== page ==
Race for Life is runaway success
GALLERY A park was turned into a sea of pink yesterday as women raised money for a breast cancer charity.
A PARK was turned into a sea of pink yesterday as women raised money for a breast cancer charity.
Thousands of women joined forces at the starting line of yesterday's Race for Life Event at Nowton Park in Bury St Edmunds.
The event is divided into two races - one in the morning and one in the afternoon - and raises millions of pounds for Cancer Research UK.
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Before the 5km race, a mass aerobic warm-up was led by Karen Perkins, of Rosemary Conley Diet and Fitness, to keep cramp at bay and to bring a carnival spirit to the event.
Vital fashion accessories at last year's race included waterproof raincoats and umbrellas. This year, participants sported pink alien antennae and pink wigs.
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Now in its ninth year, organisers had feared a repeat of last year's event in which the afternoon race had to be cancelled because of poor weather.
But Gemma Turpin, one of the race organisers, said “somebody was obviously looking down” on this year's events because conditions “could not have been better”.
And she is hopeful fundraisers will reach their target of more than £200,000 - despite it being a massive jump from last year's £140,000 target.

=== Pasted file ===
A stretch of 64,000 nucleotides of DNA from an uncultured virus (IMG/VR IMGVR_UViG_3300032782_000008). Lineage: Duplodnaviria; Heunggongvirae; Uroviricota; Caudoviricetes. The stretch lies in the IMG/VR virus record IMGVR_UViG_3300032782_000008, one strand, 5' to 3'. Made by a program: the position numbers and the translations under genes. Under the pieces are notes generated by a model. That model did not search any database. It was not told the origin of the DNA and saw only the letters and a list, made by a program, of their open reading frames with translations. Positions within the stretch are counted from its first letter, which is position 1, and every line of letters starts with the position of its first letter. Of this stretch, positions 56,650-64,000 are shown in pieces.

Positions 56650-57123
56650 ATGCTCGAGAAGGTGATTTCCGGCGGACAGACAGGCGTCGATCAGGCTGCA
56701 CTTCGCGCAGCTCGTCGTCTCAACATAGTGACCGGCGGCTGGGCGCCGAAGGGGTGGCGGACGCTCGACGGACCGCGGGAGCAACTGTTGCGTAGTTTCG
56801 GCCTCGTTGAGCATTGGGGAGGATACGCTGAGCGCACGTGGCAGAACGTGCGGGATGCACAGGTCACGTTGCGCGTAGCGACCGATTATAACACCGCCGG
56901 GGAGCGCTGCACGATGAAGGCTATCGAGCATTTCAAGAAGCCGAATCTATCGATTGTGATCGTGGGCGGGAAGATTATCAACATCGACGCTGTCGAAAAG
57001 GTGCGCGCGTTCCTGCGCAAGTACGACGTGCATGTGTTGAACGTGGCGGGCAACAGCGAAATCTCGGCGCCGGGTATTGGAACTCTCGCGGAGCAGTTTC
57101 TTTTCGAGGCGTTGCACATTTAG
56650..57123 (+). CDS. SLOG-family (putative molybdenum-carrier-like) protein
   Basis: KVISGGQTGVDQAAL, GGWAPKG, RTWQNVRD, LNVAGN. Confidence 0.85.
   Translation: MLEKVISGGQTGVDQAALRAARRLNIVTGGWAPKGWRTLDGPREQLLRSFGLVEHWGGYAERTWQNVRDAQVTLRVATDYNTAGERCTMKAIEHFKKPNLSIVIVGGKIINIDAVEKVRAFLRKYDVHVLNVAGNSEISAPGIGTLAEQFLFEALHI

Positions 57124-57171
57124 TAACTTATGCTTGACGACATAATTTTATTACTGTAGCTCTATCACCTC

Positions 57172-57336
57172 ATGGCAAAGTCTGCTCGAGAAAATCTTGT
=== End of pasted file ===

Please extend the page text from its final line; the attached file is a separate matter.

“I woke in the morning looked out of the window and saw blue sky. It could not have been better. Somebody was obviously looking down on us.
“I think we'll smash our £220,000 target for Bury this year. That's the feeling I got as I looked out over the crowds of women. It was a sea of pink, it was incredible.”
The starting horn for the morning race, which had 2,000 women take part, was pressed by 16-year-old Sophie Ellis, from Battisford, near Stowmarket, who has undergone surgery to remove a lung after contracting mesothelioma.
She was also there to see the first finisher maker her way over the line.
Yesterday marked the third year the event was split into two races. Organisers first took the decision to hold two races after Race for Life 2005 in which 4,000 women and girls lined up to take part at one time. About 1,500 took part in the afternoon race.
The runners taking part in Bury were among the hundreds of thousands nationally taking part to raise money for research into cancer treatment.